A Cock and Bull Story

A Cock and Bull Story” (2006)
Another film about tackling a piece of literature (see “Adaptation”) that then becomes a much about the process as the story withi, the Michael Winterbottom-directed “A Cock and Bull Story” is about the production of a film adaption of Laurence Sterne’s un-filmable meta-fictional “The Life and Opinions of Tristram Shandy, Gentleman.” The novel is about a man attempting to write his autobiography and in turn, the film adaptation is not only about the novel but also the attempt to shoot the film. Steve Coogan plays the titular role along with father Walter Shandy and a satirical version of the actor himself, arrogant yet with biting self-esteem issues. Following this pattern, each of the actors in the movie within a movie also plays themselves (Rob Brydon, Keeley Hawes, Gillian Anderson). So there are at least three levels of meta-narrative (the novel, the film, the film production) going on at once with the same players throughout. By capturing these elements, Winterbottom presents a multi-dimensional, multi-faceted look not only at the novel, thereby giving a regularly overlooked tome a new appreciation, but also at film adaptation, production and reception, ending with the fictional film’s premiere and poor reception. Somehow “A Cock and Bull Story” manages to present all of this onscreen without spinning out of control. Not tired of meta just yet, Winterbottom went on to direct “The Trip,” also starring Steve Coogan and Rob Brydon, again as fictional versions of themselves on holiday around the British countryside --not quite as convoluted a plot but definitely a fun and rather brilliantly meta watch in its own right.

Full Frontal

Full Frontal” (2002)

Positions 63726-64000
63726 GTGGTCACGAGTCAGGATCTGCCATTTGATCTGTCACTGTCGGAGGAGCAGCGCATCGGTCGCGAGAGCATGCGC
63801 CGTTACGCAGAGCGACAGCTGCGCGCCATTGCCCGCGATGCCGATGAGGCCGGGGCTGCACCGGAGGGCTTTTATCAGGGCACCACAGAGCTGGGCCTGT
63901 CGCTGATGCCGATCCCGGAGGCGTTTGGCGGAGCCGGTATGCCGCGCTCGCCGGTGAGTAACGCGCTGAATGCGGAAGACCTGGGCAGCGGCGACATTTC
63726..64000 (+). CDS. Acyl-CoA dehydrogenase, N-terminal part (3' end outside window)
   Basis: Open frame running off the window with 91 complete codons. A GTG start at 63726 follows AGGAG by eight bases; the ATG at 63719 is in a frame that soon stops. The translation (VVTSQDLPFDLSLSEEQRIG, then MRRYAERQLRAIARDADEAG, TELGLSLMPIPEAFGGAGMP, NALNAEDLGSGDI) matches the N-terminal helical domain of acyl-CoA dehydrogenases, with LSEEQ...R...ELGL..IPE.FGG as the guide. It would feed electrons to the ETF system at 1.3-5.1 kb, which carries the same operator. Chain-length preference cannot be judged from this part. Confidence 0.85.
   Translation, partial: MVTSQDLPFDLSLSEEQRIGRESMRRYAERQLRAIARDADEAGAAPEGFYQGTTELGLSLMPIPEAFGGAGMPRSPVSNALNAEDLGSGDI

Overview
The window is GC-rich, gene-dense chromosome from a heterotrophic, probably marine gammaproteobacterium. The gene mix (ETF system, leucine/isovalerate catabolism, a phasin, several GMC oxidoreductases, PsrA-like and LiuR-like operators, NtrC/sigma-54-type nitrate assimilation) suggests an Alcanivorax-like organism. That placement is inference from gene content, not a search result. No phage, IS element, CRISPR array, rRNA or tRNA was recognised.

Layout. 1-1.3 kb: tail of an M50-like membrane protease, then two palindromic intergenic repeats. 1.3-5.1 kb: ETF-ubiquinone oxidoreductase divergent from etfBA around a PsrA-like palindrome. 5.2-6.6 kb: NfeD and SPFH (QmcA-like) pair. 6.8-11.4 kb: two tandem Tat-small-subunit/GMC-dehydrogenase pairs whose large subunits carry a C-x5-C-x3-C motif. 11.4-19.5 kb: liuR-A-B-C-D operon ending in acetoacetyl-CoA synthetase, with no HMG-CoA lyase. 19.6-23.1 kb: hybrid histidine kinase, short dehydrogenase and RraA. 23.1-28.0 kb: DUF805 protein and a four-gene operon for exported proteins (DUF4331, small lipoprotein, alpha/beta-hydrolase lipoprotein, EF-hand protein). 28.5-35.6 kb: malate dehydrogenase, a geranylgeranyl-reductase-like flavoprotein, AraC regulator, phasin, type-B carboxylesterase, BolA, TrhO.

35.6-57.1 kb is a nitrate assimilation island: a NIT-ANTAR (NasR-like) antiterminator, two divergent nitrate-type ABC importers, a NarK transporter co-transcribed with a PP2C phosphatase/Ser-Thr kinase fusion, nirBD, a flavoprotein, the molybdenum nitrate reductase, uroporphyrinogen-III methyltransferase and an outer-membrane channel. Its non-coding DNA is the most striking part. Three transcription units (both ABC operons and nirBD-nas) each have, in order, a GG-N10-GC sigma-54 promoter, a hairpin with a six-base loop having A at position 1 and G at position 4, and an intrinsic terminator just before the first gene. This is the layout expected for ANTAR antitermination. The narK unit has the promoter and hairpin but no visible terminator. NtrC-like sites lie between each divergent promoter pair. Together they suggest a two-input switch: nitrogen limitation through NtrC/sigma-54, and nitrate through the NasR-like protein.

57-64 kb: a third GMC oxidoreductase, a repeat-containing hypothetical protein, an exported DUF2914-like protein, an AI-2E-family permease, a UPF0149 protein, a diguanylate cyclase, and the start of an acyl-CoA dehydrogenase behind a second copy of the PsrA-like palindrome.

Steven Soderbergh’s directing career tended to ebb and flow; he was consistently behind the camera, but often became fascinated by different methods of storytelling when he grew restless. And after invading the studio system, earning two Best Director Oscar nominations (and one win) in the same year while also wrapping up a blockbuster “Ocean’s Eleven”), the prolific, stylistic chameleon threw the industry one more curveball. He used his clout to put together a loaded cast for something that was in part a “Day For Night” homage, with several Hollywood movers and shakers colliding over the course of one day during the production of a film. The phrase “movie magic” has never been so irrelevant, as Soderbergh’s film continually blurs the line between what film everyone may or may not be working on, and whether they’re all on the same page of what looks to be a disaster. “Full Frontal” isn’t as successful as “sex, lies and videotape,” though Soderbergh frequently compared the two, particularly because many of the touches, such as Julia Roberts playing a mousy character actress cowed by “megastar” Blair Underwood, are too cute and clever by half. But “Full Frontal” is amusing when it drops the pretense of being a sly insider’s story and embraces the silliness, as when Catherine Keener amusingly interrupts her co-stars by bouncing a huge ball against their heads, or when Brad Pitt and David Fincher crash a scene because they’re shooting their own film. “Full Frontal” eventually (purposely?) outsmarts itself when its first, genuine, non-ironic moment is followed by the camera shifting backwards to reveal a crew filming on what we assumed was an airplane, but is actually a set. Soderbergh would go on to feature some similarly referential flourishes (again featuring Roberts) in “Ocean’s Twelve.”